Thanks for your comment, Maree. Sometimes the story is bigger than 100 words and I think this is one of them.
Karen, I think if someone wasn’t making it the way they’d hoped to they might do this so that no one they loved would be disappointed. How sad. Nicely done. Your descriptions were so good.
I appreciate your visit and your comment, Janet.
So many layers to this story. Made me wonder about the visiting sister too, not to mention the back story to the other sister. Well done Karen.
That’s a really helpful comment, Sandra. Thanks. I’ve been wondering if there might be a bigger story to tell here.
I’ll add my comment to the ones already spoken. One of the best I’ve read. You’ve packed a complete novel into a hundred words. Perhaps the sister will welcome the chance to stop living a lie.
You’ve made me smile, Rochelle. If I wrote it as a novel I’d have to go to Paris on research. Mmm… Great idea.
Absolutely mind-blowing tale Karen!The web of lies we weave -the masks we wear-the pretense-heartbreaking yet sometimes it is the only thing that helps one cling on to life,to shattered hopes and the thing called life!Hopefully,her sister’s arrival will bring some relief-at least she won’t have to pretend with her.Love the depth in this 🙂
That was such a wonderful comment to receive, Atreyee. Thank you. Of course, you are right about the reasons we weave the lies, and you said it so well.
Another great piece, Karen!
Thanks so much for commenting, Shona.
Oops! You are going to be the whistle-blower. Simply and superbly done!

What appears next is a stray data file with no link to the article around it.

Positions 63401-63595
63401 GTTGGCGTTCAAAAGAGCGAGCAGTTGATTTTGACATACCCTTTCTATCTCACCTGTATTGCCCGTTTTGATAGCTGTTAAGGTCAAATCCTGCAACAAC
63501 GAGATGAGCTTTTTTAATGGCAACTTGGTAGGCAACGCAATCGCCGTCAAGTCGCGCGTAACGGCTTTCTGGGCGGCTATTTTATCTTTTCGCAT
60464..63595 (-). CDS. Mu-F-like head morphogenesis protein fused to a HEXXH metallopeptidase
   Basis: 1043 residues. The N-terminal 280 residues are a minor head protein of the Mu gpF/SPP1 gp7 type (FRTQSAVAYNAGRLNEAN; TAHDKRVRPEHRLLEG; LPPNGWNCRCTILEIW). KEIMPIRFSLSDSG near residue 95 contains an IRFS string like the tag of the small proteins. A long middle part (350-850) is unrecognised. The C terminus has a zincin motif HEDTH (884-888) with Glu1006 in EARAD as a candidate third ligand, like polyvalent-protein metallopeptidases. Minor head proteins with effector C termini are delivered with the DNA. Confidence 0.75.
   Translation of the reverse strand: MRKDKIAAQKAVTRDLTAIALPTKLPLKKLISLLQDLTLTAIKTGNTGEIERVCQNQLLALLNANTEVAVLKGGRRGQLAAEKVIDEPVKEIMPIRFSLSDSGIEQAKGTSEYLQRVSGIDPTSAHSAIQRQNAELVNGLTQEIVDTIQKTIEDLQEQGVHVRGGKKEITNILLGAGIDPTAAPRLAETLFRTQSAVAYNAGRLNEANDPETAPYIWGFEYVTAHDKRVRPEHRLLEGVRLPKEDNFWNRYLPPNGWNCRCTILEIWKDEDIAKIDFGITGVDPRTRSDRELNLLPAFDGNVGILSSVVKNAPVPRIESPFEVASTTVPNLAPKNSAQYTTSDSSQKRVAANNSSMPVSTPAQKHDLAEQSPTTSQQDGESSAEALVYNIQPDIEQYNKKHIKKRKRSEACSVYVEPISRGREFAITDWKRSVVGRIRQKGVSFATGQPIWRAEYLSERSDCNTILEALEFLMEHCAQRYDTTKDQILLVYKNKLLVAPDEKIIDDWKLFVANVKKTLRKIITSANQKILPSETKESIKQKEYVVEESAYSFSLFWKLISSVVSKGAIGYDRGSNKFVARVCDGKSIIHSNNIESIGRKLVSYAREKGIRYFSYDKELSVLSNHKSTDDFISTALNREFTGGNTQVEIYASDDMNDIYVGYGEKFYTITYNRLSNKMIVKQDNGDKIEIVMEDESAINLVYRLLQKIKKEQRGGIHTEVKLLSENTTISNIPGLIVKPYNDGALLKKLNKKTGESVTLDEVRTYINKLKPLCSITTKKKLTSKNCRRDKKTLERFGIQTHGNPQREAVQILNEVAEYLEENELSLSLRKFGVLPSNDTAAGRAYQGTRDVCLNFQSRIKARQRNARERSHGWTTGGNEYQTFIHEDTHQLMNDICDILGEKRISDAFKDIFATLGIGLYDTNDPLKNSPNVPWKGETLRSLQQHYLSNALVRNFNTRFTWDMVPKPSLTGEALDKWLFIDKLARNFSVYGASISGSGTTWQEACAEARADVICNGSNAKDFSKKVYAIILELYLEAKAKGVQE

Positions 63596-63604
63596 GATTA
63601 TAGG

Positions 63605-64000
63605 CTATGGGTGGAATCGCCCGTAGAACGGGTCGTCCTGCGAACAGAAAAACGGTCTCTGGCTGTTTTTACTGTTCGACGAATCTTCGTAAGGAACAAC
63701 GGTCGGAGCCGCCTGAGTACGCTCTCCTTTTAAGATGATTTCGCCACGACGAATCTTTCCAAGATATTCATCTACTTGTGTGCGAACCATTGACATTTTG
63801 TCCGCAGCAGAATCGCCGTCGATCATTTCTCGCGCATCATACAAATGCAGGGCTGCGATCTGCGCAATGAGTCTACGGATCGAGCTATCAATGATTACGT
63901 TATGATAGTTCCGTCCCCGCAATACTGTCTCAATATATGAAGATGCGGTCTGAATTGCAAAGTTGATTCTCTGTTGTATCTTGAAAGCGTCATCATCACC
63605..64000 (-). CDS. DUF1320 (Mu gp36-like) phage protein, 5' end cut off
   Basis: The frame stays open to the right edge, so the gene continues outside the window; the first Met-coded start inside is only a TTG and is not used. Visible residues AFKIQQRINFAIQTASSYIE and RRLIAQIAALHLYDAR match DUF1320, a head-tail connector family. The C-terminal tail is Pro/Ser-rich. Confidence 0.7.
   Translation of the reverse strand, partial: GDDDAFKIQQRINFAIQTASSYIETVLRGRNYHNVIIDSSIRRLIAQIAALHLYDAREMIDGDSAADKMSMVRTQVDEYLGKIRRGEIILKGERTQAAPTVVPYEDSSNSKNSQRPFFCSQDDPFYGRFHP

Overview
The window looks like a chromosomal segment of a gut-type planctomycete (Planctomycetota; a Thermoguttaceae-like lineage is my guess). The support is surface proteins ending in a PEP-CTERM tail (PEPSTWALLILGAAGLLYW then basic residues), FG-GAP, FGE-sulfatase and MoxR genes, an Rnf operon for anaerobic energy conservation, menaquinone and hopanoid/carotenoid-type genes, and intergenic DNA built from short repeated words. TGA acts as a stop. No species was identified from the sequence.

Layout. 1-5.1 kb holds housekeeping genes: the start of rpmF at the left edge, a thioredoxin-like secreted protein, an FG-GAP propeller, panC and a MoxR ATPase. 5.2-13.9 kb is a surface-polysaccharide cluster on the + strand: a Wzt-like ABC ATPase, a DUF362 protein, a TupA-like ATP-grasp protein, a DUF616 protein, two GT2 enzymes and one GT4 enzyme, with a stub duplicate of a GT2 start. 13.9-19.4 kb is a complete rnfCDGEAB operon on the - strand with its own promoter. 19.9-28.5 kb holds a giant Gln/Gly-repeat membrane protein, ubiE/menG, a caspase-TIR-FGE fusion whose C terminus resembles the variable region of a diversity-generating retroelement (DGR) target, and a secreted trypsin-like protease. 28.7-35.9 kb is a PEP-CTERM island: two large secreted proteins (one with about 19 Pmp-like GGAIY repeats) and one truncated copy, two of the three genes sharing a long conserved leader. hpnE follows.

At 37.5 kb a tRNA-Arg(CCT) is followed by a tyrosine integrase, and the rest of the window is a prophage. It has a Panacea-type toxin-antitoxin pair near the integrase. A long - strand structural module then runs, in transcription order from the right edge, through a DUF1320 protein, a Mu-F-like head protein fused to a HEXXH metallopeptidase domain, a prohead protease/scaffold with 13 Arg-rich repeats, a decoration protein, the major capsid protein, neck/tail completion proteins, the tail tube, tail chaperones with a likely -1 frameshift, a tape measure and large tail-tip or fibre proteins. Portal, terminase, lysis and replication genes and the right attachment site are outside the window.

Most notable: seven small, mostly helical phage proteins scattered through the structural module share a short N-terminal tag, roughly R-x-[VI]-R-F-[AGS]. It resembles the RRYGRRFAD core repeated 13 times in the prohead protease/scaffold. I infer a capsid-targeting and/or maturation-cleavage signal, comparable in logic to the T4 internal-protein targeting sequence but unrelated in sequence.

Thank you for your wonderful comment, Joyfulness.
Karen. Fabulous story. I love how you wove it towards the surprise greeting. I can already see her sister’s reaction. This gig is up. She is so busted!
Thanks, DCT. I can see her sister’s face, too. I didn’t have enough words to show the meeting, and I hoped I’d written the story in such a way the reader could see what would happen. I’m thrilled you have.
Surprised? She’ll go out of her mind! Suffering for the art or the lie. Super story. Rich in everything.
Yes, surprised is an understatement. Thanks for you kind comment, Kent.
Oh, poor thing. But she’ll be happy to share her situation with her sister once she’s over the shock. I hope she’s happy despite the squalor. Bohemian lifestyle is okay.
We do tend to romanticize the Bohemian lifestyle. I’ll have to think about whether the sister loves it or hates it. You’re right that either is possible.
Great story. I bet the visiting sister joins in the deception to protect the parents. ;>
Thanks for reading. I’ll have to think about what happens next. A longer story evolving perhaps…
So many times this is the end to a deceptive story… maybe iẗ́s good when it comes out in the light.
I agree, Bjorn. It must be hard knowing you’re deceiving the people who love you most.
Good read, Karen. This is quite realistic and this looks to be just the place you don’t want to ever end up in. Great take.
Thanks, Amy. You’re right it’s not a good place either find themselves.
Good story with good description that places us on the scene. I think we know how this will turn out. Hopefully, well for both.
Thanks for visiting, Patricia. Yes, I hope it turns out well for both of them, too.
Good story Karen. I bet her sister is going to be so surprised. Very well written I almost feel sorry for the sister who has been exaggerating the truth. What happens next? Love it. Nan 🙂
Thanks very much, Nan. I’ll have to write the rest to find out what happens.